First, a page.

Studio 1208
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    After years of dealing with studios that looked and felt like a corporate board room, I decided I wanted to do something different. It's understandable why so many studios look totally modern- the rigors of constructing a room for sound and the availability of an appropriate space are huge obstacles, not to mention the enormous costs associated with modifying an existing structure. It has been said that to build a million dollar recording studio you need to start with 3 million dollars. That being said, my goal was to create a space that had the charm of the old world married with the technologies of today. A space that was relaxed but not manufactured, technically current but not forgetting many elements that have contributed to great music recording over the last 100 years.
The first task was to find the location.
     Buildings suitable to do such a studio are hard to find.  After three years of searching, I stumbled upon a now 103 year old building that needed a lot of work. A LOT of work.  After leasing the building for nine months, the opportunity to buy it arrived. It became clear that in order build a studio in this building the many changes and modifications that would be necessary would require greater control of the property's destiny. I also needed to assemble an ensemble of equipment and integrate it all together.
The building is remarkable unto itself. First built in 1908 in West Seattle (in an area then known as Youngstown as the Bayview Congregational Church, it was a one level semi-pioneer semi-craftsman style structure.  During a regrade of the area (Seattle was notorious for just moving the earth around if it didn't suit their needs) a lower level was added as the height of the hill it was perched on was reduced in size. It changed it's name to the Mayflower Congregational Church and held services until at least 1937.  In 1946 it became the western outpost of the International Bible Students. In 1952, it was sold to the Steelworker's Union Local 1208 and remained their union hall until 1994, when it was sold to Janet Laurel, an extraordinary and immensely talented painter and artist, who used the building as her art studio. That brings us to 2003, where I enter the picture. In that year, I incorporated my little production  company and began the long journey of creating SecretStudio Records Studio 1208.  Without boring you with a thousands of details about how the construction was done and the horribly challenging factors involving street noise, aircraft noise, truck noise, train noise and steel mill noise (the mill is about 300 yards away), let's just say it took a great deal longer than I had planned. To further complicate matters, the historical nature of the building needed to be preserved, which made for modifications and techniques that did not destroy its character and charm.  A small sampling of the construction odyssey can be found here.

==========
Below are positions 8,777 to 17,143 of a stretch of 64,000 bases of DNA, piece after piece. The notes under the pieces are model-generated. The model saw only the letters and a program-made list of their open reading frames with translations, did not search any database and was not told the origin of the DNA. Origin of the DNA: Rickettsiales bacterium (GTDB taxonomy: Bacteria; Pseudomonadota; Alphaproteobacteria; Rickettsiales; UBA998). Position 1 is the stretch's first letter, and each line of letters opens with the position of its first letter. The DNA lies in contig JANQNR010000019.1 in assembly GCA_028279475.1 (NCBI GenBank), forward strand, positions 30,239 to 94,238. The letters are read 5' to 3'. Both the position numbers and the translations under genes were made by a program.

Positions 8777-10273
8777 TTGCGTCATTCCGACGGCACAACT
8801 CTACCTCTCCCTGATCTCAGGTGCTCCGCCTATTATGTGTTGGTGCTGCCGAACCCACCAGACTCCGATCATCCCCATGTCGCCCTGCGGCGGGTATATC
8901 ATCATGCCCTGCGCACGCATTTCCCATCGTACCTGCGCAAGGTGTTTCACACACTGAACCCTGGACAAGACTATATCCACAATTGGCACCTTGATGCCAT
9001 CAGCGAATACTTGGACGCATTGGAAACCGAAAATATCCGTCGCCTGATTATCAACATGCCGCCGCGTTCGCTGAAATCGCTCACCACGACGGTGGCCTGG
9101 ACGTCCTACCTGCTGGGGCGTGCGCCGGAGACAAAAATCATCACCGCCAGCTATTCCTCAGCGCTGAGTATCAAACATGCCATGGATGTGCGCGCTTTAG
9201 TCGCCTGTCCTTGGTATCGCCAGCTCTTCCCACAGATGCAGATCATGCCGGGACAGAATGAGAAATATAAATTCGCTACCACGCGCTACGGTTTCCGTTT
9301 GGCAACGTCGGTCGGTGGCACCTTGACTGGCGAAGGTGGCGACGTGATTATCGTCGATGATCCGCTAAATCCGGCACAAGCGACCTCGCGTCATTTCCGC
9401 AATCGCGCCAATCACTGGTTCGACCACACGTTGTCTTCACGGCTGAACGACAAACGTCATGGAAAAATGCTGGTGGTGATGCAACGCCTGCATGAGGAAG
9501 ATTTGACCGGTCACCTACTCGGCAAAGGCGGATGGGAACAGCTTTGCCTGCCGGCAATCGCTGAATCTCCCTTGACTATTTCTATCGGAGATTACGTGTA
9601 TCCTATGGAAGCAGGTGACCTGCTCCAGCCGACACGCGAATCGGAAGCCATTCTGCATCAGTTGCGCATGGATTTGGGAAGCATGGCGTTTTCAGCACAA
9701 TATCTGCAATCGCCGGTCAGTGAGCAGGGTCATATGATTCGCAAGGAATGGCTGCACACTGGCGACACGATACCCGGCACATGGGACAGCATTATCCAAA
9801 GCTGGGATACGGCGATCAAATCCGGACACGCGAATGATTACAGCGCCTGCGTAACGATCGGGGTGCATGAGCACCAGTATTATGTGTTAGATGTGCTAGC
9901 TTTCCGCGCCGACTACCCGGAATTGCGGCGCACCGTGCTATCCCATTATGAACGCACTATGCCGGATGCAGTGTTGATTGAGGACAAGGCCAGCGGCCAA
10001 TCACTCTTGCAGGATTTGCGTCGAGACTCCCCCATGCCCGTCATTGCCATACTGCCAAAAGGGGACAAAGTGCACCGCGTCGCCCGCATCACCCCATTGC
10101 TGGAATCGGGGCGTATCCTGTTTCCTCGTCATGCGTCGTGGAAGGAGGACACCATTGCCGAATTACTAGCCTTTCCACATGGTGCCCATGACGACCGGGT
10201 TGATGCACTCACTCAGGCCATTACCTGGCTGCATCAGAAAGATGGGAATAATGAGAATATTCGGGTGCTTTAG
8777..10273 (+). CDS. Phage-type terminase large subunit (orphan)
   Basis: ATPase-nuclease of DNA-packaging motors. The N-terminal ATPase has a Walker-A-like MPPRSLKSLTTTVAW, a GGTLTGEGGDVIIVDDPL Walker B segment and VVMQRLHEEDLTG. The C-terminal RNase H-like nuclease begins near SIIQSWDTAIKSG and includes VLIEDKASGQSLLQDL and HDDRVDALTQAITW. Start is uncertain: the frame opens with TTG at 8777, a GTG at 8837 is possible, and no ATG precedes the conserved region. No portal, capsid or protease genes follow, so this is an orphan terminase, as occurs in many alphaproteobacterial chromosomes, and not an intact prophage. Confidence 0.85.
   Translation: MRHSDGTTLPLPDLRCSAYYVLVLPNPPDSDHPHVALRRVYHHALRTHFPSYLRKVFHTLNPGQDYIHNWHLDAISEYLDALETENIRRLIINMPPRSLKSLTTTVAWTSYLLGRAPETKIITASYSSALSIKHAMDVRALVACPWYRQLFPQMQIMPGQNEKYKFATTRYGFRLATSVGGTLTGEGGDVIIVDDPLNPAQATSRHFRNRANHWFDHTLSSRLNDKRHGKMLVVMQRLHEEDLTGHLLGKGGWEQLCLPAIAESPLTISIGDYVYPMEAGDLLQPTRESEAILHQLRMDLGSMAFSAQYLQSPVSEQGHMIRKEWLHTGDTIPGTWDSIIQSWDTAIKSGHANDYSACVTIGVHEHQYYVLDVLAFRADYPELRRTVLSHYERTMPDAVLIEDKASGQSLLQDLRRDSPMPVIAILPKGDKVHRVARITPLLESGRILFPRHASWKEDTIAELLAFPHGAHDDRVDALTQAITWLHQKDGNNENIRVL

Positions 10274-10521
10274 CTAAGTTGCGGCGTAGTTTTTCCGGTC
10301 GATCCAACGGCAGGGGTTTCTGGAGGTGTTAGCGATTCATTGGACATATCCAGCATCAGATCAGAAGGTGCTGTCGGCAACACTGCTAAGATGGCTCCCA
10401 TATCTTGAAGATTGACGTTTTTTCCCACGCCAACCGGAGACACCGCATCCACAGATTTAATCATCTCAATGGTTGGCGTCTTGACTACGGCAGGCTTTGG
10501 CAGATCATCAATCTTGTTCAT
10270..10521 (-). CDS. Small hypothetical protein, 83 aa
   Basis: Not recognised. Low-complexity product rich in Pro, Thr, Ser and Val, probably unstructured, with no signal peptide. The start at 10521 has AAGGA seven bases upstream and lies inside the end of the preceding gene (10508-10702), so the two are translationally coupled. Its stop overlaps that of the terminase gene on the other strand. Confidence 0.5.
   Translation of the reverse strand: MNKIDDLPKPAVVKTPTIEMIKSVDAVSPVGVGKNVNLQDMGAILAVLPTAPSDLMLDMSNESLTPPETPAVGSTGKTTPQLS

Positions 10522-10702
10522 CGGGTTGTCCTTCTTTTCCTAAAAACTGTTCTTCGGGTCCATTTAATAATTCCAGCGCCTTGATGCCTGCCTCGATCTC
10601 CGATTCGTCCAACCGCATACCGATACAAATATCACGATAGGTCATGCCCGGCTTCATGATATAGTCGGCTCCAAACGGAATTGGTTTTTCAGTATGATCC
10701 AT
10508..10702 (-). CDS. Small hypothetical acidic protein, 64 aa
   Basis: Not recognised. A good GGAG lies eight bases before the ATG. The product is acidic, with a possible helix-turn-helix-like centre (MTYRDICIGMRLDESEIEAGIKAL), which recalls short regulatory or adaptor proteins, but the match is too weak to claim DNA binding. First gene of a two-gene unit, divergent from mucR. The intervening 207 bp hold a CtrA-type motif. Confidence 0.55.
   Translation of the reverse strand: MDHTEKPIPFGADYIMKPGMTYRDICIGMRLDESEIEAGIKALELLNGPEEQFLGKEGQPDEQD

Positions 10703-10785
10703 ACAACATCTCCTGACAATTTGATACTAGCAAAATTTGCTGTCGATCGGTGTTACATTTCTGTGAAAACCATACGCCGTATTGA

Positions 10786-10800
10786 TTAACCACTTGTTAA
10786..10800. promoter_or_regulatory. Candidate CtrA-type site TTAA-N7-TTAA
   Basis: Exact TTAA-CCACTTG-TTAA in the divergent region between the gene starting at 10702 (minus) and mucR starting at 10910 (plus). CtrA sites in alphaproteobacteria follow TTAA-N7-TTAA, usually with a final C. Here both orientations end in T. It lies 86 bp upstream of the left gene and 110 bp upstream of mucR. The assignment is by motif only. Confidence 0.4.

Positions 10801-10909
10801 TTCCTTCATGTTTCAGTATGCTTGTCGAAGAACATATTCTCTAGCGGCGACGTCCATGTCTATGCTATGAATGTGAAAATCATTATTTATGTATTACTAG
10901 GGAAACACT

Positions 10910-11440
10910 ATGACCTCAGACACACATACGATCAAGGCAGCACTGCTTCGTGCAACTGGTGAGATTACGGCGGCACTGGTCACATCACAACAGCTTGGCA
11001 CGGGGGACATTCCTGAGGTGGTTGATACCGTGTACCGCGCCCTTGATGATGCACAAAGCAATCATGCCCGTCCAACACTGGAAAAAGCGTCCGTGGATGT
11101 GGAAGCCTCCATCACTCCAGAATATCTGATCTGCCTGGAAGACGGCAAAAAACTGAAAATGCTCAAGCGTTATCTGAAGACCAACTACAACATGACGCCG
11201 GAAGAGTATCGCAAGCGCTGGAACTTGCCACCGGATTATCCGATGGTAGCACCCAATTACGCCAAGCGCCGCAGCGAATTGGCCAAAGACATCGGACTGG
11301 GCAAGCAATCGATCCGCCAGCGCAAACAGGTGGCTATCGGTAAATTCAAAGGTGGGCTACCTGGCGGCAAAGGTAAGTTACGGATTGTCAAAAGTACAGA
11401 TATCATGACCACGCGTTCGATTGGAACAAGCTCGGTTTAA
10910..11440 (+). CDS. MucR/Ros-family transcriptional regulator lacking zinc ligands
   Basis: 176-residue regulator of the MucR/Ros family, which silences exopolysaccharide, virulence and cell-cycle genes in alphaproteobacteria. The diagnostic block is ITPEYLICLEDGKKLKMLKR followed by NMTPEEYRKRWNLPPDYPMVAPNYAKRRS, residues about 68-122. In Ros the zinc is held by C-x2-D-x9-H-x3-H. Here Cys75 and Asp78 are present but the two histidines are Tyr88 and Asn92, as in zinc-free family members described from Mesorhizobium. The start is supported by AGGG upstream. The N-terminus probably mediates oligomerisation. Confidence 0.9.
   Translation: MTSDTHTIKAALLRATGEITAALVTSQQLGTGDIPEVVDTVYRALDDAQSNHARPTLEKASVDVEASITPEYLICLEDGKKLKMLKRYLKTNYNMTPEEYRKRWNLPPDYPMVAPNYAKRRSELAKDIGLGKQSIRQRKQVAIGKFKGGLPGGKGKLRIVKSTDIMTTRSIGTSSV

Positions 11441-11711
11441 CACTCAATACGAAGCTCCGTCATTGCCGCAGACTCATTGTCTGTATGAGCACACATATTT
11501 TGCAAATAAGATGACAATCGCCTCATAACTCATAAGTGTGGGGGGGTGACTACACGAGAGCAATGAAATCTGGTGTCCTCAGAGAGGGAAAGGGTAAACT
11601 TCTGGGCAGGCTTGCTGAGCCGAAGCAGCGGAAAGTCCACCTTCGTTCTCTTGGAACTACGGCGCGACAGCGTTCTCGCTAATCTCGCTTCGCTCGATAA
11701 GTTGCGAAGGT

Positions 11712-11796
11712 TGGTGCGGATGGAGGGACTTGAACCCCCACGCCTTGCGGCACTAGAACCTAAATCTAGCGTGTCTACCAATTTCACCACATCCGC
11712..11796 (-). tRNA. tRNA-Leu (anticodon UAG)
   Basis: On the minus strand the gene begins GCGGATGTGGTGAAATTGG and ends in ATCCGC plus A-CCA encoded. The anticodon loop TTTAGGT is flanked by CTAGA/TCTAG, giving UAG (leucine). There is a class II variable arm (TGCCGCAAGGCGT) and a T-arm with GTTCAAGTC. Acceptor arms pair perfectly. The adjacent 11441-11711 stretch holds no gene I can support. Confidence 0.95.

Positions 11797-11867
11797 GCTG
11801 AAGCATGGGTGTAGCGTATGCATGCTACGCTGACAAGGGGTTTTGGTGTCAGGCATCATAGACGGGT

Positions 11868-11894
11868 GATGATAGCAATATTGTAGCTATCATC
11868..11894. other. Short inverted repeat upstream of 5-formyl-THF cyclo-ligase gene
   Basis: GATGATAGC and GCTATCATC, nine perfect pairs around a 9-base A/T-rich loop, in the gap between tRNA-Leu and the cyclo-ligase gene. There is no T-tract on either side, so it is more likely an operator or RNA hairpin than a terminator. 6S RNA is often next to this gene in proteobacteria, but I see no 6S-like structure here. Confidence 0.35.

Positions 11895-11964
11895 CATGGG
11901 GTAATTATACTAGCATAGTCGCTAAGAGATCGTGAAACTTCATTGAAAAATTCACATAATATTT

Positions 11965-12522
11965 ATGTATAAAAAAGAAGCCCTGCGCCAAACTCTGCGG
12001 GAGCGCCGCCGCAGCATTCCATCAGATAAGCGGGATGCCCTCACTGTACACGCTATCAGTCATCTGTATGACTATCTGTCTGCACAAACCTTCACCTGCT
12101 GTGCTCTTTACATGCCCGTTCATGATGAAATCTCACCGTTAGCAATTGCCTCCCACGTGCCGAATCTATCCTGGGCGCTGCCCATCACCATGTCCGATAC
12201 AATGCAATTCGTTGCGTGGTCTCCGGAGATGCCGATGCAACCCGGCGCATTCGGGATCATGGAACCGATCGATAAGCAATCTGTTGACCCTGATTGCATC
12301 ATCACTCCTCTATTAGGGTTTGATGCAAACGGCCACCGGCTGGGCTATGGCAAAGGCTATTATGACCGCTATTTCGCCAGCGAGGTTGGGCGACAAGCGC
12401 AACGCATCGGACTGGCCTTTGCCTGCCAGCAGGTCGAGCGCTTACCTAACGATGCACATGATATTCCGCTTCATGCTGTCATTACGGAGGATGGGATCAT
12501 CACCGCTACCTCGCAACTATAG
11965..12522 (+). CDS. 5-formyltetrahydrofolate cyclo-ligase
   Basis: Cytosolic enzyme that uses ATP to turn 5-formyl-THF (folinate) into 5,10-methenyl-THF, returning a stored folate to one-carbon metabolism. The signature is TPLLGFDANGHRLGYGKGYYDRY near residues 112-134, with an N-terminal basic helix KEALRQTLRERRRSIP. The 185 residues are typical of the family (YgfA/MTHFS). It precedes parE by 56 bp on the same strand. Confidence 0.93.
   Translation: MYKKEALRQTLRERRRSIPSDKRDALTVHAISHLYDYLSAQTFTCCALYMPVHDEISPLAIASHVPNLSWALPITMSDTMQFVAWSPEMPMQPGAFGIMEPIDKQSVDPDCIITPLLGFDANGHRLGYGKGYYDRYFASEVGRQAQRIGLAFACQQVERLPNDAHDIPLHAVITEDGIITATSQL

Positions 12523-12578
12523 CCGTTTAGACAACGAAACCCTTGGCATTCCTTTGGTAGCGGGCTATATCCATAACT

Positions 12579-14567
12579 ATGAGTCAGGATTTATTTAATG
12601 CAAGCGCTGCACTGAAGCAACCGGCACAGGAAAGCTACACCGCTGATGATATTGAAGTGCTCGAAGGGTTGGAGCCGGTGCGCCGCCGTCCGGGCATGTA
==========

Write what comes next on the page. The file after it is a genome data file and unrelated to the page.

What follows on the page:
The second, actually concurrent, task was to assemble a complement of recording equipment to fit the room. Extensive searching, scouring various boards online, and with the help of Matt Syson, Dave Rochester and other technically astute individucals, I was able to reassemble the Amek Mozart console I acquired as part of a purchase of a large lot of studio equipment. Through many various acquisitions, the ensemble of quality mics, effects, reverbs, digital and analog recorders, and support equipment is finally assembled and operational.
     The task at hand is directed to you, the reader of this and potential client of Studio 1208. We are pleased to offer our services to you and are committed to providing you with a recording experience that is productive, creative and sounds the way you want it to sound.

Mark Dabek
SecretStudio Records, Inc.